We need to select the SSL certificate that we will use and also provide the ADFS name we selected in the design process.

In this case the name is adfs.tailspintoys.ca   — note that there is no concept of an InternalURL or ExternalURL for the ADFS namespace.  Clients will use the same name on the intranet and internet to locate ADFS.  Thus split DNS will make life simple!

Provide your chosen display name, and click next.

ADFS 2012 R2 Install Specify Service Properties

As mentioned earlier it is possible to use a GMSA as the ADFS service account.  GMSA will automatically update the service account’s credentials and administrators will also be oblivious as to its password.  Note that if you do want to use a GMSA, please review the required setup for this, noting the DC version requirements and the steps you must manually perform.  Add-KdsRootKey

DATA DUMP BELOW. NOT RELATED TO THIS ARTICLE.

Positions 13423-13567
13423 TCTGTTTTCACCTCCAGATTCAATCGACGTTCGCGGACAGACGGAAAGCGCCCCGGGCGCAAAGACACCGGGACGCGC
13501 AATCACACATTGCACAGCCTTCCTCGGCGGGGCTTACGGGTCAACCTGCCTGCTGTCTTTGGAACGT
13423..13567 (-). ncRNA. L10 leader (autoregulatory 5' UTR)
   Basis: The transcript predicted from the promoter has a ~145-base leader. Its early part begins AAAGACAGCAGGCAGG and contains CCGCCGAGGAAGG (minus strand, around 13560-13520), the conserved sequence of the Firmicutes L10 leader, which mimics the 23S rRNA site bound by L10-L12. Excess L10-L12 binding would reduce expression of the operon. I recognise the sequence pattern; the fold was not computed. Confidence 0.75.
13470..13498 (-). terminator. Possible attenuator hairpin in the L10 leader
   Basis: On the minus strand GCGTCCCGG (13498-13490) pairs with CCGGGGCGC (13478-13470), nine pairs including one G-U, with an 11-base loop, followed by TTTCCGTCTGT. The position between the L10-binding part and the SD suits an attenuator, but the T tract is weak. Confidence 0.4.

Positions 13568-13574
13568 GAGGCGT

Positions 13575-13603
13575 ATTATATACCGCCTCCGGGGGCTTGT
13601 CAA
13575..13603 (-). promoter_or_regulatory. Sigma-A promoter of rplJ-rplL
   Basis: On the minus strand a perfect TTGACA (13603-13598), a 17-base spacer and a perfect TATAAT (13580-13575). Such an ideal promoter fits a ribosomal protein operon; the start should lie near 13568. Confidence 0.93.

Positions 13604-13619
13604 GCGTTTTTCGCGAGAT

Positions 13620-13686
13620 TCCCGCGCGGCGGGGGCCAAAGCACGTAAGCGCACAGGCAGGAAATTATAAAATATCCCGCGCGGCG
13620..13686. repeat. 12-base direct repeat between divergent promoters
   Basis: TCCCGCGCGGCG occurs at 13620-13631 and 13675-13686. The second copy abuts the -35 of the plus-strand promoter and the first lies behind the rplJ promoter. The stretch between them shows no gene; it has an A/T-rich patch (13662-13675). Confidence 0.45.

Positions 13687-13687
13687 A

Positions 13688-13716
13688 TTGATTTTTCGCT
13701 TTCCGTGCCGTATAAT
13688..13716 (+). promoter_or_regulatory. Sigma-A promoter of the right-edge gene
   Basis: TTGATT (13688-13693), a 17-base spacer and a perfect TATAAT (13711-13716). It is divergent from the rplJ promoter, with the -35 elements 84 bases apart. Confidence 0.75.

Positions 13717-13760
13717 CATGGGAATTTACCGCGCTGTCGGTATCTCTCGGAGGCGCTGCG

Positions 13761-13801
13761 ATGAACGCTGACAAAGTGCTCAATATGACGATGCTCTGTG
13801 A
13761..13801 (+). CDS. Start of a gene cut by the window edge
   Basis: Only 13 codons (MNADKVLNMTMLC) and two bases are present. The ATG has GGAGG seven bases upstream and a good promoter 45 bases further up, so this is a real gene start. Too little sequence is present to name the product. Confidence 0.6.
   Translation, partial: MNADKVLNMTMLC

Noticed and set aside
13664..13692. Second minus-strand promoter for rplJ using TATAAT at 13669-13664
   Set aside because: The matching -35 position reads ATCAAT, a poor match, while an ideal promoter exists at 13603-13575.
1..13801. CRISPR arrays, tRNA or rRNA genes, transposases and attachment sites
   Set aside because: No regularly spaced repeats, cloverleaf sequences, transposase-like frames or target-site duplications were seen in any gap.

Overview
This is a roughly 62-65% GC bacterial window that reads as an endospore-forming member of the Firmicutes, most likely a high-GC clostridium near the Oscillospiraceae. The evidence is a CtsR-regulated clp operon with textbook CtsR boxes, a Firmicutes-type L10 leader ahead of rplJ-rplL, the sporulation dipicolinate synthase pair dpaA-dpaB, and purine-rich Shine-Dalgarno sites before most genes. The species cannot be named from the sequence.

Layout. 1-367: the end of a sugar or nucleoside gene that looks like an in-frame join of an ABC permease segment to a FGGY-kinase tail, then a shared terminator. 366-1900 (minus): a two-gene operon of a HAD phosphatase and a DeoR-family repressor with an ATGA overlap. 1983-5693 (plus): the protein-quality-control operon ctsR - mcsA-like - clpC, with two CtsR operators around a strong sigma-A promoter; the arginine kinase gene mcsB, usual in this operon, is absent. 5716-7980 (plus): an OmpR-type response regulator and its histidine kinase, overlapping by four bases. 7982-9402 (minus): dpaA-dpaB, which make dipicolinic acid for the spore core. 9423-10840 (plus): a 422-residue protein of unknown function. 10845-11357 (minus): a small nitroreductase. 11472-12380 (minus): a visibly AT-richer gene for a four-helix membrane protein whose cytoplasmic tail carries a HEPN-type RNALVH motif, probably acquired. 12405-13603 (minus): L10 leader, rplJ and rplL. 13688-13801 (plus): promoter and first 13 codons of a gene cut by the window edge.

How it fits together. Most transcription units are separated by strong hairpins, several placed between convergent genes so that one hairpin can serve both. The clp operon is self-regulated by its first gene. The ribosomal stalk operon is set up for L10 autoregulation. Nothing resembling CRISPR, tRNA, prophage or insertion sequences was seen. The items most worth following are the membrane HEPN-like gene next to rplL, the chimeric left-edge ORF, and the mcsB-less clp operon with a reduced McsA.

In this case a standard service account was used.

ADFS 2012 R2 Install Specify Service Account

Select the database configuration as per the design.

The Tailspintoys corporation will use WID.

ADFS 2012 R2 Install Specify Database

Review the options, and when happy pull the trigger!

ADFS 2012 R2 Install Review Options

For reference the PowerShell script is shown here:

#
# Windows PowerShell script for AD FS Deployment
#

Import-Module ADFS

# Get the credential used for the federation service account
$serviceAccountCredential = Get-Credential -Message “Enter the credential for the Federation Service Account.”

Install-AdfsFarm `
-CertificateThumbprint:”5804746A7980C8682FBF408D48EF6C3B02A5ZORG” `
-FederationServiceDisplayName:”Tailspintoys STS” `
-FederationServiceName:”adfs.Tailspintoys.ca” `
-ServiceAccountCredential:$serviceAccountCredential

The ADFS pre-requisite checks are done, and we can proceed to the configuration:

ADFS 2012 R2 Install Pre-Requisite Checks Completed

One coffee later, we have a shiny new ADFS server – whoo!!

ADFS 2012 R2 Installation Completed

We are not quite done yet, and there a couple of additional things to do!

Next Steps

ADFS Update(s)

Update 29-5-2014:  Please also review update 2948086 Update that improves AD FS proxy and STS reliability in Windows Server 2012 R2 when multiple clients sign in.